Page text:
Fury as council rip up pavement in Brighton Regency conservation area Brighton News

The Regency-era properties in Pelham Square, Brighton, are often valued at more than £1 million and boast views over the only grass park in North Laine.

So residents were furious when a lorry with a grabber arm arrived in the square last Thursday (December 14) and workmen began smashing the pavement to pieces.

“The whole point is that the area is kept as in keeping as possible, it should be maintained as it is,” said Rob Reaks, who has lived in Pelham Square for 18 years.

The Argus: Workers removed some of the paving slabs.Workers removed some of the paving slabs. (Image: Supplied.)

“I wasn’t allowed to have a skylight in my house because it ‘changed the look’ of the area, but the contractors have come along and just smashed all the paving slabs up and put down asphalt.

“It could devalue my home. The council didn’t engage with us, they just came along and did it. They should have asked us all.”

The Argus: Parts of the pavement are now black tarmac.Parts of the pavement are now black tarmac. (Image: The Argus)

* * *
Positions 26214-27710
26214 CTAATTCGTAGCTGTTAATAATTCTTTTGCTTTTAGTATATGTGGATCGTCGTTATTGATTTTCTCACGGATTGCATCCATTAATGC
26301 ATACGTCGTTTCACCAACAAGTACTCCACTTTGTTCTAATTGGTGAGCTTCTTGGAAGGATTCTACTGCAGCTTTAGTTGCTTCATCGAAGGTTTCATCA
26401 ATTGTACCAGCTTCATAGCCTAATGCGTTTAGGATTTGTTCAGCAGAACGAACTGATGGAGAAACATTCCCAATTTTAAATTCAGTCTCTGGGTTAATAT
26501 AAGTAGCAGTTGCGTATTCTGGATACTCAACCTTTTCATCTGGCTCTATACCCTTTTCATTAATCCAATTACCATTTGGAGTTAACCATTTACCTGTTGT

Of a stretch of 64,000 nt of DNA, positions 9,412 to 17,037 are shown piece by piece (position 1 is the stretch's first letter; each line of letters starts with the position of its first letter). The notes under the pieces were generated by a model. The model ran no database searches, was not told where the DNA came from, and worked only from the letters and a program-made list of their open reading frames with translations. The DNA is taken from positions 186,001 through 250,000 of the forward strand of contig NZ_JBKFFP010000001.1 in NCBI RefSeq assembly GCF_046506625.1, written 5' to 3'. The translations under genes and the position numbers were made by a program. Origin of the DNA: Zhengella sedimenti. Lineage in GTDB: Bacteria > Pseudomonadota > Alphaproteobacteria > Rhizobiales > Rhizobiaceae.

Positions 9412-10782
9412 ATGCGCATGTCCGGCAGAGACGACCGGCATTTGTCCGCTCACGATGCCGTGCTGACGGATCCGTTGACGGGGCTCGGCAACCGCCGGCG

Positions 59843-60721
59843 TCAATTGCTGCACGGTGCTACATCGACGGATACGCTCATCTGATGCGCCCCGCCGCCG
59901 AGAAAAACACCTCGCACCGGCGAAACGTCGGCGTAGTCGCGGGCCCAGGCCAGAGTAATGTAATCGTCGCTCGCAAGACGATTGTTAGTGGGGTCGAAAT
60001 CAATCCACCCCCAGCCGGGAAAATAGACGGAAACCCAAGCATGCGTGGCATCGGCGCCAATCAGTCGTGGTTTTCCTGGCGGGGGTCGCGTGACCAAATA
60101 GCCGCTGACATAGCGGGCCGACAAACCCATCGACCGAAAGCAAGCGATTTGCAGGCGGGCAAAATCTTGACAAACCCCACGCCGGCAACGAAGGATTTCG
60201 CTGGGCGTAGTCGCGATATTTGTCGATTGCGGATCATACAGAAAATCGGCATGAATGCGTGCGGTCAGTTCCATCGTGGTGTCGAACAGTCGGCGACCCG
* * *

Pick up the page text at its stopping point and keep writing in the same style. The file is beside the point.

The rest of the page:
Two large sections of the footpath around Pelham Square were replaced with tarmac, creating a “patchwork” of surfaces, Rob said.

But the city council said “extreme financial difficulties” meant asphalt was the only alternative to traditional paving slabs.

Councillor Trevor Muten, chairman of the city council’s transport and sustainability committee, said: “We’re sorry to hear of Mr Reaks’s disappointment with our pavement maintenance work in Pelham Square.

The Argus: Pelham Square is packed with history.Pelham Square is packed with history. (Image: The Argus)

“We’re keen to take the views of residents into account as much as we can, and to ensure that the work we do reflects the aesthetics and character of an area.

“However, where existing pavement slabs have been damaged by vehicles going over them, our policy is to replace them with a more resilient material – in this case asphalt.”

Cllr Muten said there is no requirement to replace pavements within conservation areas with specific materials unless this is specified in the conservation area agreement.

“In the case of Pelham Square this is not specified,” he said.

The Argus: The south side of the square after the work.The south side of the square after the work. (Image: The Argus)

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“Tarmac is more cost-effective in the long run. Given the extreme financial difficulties we are currently facing this has to be a very important consideration.

“In heritage terms there is also a historical precedent in that both the Victorians and Edwardians sometimes used tarmac for their pavements.

“We would very much appeal to drivers not to park on pavements, as it is a key factor in us having to carry out pavement repairs.”

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This notice was published: 2023-12-23 05:00:00

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